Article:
Completion of therapeutic and safety monitoring tests in Lebanese outpatients on chronic medications: a cross-sectional study
Elsy Ramia, Rony Zeenny
Department of Pharmacy Practice, School of Pharmacy, Lebanese American University, Byblos, Lebanon
Purpose: To evaluate the appropriateness of laboratory-test monitoring recommended for patients on chronic medication therapies in the Lebanese community setting.
Patients and methods: In October 2011, all outpatients visiting selected community pharmacies in Lebanon were screened by pharmacists to evaluate their use of one or more chronic medications requiring safety and/or therapeutic laboratory tests. The list of medications was elaborated after an extensive review of laboratory-test monitoring recommendations from pertinent up-to-date clinical guidelines, medications that have been issued black box warnings for monitoring, and the most current information from the US Food and Drug Administration website. Patients receiving these medications were subjected to a questionnaire assessing the appropriateness of their laboratory-test monitoring. The study was approved by the Lebanese American University’s Institutional Review Board.
Results: A total of 284 outpatients, with almost equal distribution by sex, were identified during the aforementioned period to be on one or more of the specified medications. The majority of the sample (68%) was younger than 65 years of age. Overall, most of the study group (65%) were found to be partially monitored with laboratory tests, while only 27% were fully monitored and 8% were not monitored at all. The study group reported clinic-visit intervals as follows: more than a year (35%), on yearly basis (18%), every 6 months (25%), every 3 months (16%), less than 3 months (6%).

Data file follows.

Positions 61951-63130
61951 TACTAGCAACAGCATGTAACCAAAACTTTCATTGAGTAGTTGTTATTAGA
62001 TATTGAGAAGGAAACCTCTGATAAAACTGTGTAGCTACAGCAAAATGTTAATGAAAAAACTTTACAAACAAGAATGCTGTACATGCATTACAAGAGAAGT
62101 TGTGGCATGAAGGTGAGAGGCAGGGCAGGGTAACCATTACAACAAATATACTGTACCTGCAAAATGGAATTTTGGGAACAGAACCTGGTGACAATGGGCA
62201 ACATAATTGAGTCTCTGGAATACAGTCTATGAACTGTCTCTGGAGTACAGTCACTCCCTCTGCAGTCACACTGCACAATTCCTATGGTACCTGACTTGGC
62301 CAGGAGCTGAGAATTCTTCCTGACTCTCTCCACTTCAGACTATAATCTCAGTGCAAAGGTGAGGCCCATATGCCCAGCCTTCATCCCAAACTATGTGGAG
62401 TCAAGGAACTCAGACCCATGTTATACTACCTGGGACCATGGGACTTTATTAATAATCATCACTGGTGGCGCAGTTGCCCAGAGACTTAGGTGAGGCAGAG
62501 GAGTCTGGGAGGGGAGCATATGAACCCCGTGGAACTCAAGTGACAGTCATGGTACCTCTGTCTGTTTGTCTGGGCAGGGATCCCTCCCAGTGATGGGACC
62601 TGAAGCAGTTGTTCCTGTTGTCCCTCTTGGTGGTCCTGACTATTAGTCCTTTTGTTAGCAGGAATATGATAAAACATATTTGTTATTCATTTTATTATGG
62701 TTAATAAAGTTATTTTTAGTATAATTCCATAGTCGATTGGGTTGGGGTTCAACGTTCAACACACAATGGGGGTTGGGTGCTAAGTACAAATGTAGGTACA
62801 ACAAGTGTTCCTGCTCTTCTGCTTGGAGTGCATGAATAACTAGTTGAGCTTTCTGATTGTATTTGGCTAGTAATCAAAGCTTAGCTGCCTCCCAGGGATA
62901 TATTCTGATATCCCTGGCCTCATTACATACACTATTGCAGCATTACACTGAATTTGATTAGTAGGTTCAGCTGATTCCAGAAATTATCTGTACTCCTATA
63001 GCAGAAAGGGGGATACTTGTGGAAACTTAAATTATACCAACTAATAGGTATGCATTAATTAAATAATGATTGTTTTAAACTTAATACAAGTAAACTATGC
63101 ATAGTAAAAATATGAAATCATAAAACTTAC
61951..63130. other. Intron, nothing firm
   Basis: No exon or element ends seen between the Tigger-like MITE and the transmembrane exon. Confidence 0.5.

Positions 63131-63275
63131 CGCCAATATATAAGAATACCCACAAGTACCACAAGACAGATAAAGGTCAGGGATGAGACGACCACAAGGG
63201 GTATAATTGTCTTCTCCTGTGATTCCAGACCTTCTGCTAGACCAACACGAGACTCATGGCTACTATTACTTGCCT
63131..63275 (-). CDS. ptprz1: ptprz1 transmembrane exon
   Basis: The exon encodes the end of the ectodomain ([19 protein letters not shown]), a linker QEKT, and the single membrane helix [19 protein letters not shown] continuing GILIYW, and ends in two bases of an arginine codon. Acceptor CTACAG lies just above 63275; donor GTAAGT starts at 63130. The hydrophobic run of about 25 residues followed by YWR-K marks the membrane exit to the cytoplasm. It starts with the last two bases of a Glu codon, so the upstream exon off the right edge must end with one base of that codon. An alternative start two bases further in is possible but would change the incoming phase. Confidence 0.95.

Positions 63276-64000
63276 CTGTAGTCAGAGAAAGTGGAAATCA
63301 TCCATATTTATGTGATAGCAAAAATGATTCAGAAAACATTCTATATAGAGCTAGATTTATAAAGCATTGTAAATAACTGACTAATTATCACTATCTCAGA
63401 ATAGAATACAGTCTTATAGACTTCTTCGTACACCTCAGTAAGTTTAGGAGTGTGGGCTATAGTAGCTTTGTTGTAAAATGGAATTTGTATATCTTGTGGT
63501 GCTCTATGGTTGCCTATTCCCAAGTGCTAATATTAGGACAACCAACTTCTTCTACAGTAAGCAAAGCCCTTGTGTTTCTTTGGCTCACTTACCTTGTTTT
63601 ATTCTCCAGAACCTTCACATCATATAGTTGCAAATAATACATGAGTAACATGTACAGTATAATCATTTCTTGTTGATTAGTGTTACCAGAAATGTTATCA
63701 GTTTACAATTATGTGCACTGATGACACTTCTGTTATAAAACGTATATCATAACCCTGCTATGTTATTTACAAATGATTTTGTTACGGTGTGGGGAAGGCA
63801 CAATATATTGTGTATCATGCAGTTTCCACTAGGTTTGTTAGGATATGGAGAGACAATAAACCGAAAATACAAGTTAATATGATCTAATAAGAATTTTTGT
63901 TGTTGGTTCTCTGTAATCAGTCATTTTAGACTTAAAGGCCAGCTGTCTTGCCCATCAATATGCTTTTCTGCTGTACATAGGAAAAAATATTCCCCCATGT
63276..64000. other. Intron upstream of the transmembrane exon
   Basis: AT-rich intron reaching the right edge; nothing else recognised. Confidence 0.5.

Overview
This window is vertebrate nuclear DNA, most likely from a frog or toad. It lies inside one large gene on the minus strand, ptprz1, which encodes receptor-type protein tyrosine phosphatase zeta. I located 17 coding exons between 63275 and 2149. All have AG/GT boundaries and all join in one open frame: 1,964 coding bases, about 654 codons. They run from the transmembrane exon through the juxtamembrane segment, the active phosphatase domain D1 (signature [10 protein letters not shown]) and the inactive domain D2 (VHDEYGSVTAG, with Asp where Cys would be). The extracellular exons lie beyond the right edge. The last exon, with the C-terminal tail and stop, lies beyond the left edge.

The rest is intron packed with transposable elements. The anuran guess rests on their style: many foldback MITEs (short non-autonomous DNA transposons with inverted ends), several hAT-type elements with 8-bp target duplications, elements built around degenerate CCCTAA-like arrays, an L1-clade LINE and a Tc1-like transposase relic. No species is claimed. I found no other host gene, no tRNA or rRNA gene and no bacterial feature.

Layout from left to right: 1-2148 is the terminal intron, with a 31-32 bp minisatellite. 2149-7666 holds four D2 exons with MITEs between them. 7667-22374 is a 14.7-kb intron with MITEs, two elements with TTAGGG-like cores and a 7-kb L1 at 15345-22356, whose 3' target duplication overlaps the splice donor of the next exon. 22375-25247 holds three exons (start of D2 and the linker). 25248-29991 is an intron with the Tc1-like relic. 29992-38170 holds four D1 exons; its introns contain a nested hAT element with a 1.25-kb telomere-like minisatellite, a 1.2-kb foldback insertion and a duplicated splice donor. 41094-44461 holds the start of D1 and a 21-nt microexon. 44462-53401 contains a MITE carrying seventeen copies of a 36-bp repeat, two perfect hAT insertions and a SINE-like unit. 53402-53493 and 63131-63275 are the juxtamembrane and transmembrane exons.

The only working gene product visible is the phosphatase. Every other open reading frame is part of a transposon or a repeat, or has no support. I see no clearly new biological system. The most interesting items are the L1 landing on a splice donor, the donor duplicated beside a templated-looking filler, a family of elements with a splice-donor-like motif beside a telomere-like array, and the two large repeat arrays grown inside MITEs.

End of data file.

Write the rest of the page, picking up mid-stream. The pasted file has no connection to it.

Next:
Conclusion: Seventy-three percent (73%) of the study group were receiving incomplete therapeutic/safety laboratory-test monitoring recommended for patients on chronic medication in the Lebanese community. It is concluded from the results that patients need to better understand the importance of recommended test monitoring for the safe and effective use of their medications. Education by physicians may be required to achieve better understanding.
Keywords: laboratory tests, hypertension, statins, diabetes, chronic diseases, drugs, disease management, primary care
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